Phishing threats still dwarf vulnerabilities and zero-days


Rob Wright at SearchSecurity wrote: "Proofpoint research shows that while phishing attacks now require victims to take more steps, the success rate for such attacks hasn't declined and enterprises are still on the defensive." Here is an extract with a link to the full article below:

"Phishing threats continue to evolve and stay one step ahead of enterprise defenses, according to new research from Proofpoint.

"Proofpoint's report, titled "The Human Factor 2018," revealed several trends and techniques for social engineering attacks, including phishing threats, observed in 2017 based on data from more than 1 billion email messages a day. The email security vendor's report revealed shifts in targeted attacks and techniques used by a variety of threat actors last year.

Social Engineering Attacks Still Dominate The Threat Landscape

Overall, the report also claimed that social engineering attacks still dominate the threat landscape. "As many as 95% of observed web-based attacks like these, including those involving exploit kits, incorporated social engineering to trick users into installing malware rather than relying on exploits with short shelf lives," Proofpoint researchers wrote. "Two years ago, social engineering in web-based attacks was much less widely deployed."

Ryan Kalember, Proofpoint's senior vice president of cybersecurity strategy, said just 1% of the targeted attacks the vendor saw in 2017 used a vulnerability to gain a foothold in the organization. "Attackers just go on Google or LinkedIn for the person who has access to the things they want then they email them something targeted toward those specific people," Kalember said. "They're all relying on the human target to do the work for them."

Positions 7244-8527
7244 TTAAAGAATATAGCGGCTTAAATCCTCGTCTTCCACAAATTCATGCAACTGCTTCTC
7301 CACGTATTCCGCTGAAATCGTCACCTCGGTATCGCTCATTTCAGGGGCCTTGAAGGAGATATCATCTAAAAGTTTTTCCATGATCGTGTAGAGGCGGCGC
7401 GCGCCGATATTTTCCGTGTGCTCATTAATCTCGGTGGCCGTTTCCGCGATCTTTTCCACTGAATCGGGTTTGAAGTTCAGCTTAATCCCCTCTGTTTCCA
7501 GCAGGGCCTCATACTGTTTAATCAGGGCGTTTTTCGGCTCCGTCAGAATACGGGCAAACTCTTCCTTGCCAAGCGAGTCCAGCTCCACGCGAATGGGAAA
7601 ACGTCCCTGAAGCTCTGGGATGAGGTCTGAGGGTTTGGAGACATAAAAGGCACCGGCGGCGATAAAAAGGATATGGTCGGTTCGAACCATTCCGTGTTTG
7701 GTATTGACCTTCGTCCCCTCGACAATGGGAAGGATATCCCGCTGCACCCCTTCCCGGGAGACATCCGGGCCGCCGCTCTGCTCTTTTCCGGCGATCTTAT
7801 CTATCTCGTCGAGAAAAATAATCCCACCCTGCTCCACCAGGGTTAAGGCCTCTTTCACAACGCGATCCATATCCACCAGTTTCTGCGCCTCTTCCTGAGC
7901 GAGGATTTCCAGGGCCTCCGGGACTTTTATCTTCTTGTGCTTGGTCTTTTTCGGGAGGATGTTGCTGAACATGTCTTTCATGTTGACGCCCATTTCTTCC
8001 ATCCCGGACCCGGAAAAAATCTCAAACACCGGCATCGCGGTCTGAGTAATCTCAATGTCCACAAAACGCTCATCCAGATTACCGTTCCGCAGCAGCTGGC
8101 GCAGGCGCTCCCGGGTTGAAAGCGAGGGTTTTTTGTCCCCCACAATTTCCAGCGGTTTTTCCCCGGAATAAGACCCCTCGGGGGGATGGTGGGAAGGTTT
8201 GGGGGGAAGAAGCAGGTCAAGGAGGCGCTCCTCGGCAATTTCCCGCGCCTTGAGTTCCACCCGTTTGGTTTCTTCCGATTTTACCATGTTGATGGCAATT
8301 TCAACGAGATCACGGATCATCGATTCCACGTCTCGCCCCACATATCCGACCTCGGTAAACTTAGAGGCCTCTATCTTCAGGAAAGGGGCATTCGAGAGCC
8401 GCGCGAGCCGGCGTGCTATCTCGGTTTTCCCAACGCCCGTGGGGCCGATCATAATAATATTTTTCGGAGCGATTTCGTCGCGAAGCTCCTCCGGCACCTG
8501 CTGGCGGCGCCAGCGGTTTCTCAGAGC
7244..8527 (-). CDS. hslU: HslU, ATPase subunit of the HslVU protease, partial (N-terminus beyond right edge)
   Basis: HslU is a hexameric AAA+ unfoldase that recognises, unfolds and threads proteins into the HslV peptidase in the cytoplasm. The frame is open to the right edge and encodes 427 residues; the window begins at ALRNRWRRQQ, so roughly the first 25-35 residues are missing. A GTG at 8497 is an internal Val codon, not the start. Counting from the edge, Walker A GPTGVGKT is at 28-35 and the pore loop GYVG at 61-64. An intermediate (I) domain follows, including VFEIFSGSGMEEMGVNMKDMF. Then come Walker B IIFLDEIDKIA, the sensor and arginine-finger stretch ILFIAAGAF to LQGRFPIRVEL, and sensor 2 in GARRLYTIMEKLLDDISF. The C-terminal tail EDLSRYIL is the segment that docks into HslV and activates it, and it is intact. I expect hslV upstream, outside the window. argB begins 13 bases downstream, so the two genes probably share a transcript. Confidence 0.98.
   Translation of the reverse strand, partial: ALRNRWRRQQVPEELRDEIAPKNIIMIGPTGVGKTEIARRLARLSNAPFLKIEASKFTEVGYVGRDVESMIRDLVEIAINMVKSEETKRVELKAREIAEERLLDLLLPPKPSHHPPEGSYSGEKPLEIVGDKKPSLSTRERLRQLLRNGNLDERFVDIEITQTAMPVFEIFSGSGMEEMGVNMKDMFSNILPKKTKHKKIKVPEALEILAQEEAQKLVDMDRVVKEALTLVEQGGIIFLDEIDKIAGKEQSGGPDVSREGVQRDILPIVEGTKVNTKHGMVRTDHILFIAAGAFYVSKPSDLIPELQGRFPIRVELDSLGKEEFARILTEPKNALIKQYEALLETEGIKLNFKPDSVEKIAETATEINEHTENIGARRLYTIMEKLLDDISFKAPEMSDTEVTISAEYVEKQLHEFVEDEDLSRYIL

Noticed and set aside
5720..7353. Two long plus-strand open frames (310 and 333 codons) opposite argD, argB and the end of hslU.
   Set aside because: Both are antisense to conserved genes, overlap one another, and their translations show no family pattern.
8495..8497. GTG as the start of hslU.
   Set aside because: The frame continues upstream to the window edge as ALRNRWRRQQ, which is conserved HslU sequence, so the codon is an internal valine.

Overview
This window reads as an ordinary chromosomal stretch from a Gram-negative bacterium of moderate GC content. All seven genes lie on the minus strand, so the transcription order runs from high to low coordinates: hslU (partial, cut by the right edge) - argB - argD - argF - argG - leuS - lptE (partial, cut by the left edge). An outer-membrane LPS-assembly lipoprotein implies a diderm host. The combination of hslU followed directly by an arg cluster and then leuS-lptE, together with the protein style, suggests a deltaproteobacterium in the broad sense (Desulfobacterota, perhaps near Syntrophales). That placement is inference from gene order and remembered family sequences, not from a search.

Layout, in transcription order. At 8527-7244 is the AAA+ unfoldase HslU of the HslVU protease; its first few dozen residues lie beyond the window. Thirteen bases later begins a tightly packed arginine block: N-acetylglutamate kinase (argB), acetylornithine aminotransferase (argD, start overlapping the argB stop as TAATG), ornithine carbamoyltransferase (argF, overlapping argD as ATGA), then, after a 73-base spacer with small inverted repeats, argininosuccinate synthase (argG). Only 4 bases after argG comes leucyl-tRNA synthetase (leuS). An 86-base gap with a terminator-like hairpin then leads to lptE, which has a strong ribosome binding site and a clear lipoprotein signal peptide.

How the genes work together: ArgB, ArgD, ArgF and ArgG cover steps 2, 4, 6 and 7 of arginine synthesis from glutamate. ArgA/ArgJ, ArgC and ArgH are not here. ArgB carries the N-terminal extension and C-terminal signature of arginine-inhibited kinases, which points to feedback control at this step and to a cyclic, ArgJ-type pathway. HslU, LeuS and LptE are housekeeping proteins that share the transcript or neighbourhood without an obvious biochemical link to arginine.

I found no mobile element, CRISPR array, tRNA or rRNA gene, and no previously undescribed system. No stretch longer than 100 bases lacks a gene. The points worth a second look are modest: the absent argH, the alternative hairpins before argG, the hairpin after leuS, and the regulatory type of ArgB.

The phishing research also showed evolving techniques and approaches to the time-honored attack. For example, Proofpoint said the biggest change from 2016 was an increase in fraudulent Dropbox emails; those emails were the "top lure" for phishing threats over the last year, representing more than twice as many attacks as the next most popular lure.

The report didn't say why Dropbox phishing emails increased so much but did say that "isolated instances of extremely large campaign activity" drove the increase.

However, the report noted that DocuSign-related phishing emails had the highest click-through rates. The digital signature service suffered a breach last May, followed by a surge in phishing emails targeting DocuSign users.

Ratio Of Suspicious Domain Names To Real Ones: 20 to 1

The data regarding cloud-related threats was also troubling; Proofpoint said nearly 25% of all suspicious logins for cloud services were successful in 2017. In addition, the report stated suspicious domain names for large enterprises outnumbered legitimate corporate-owned domains by approximately 20 to 1. 

Original article:

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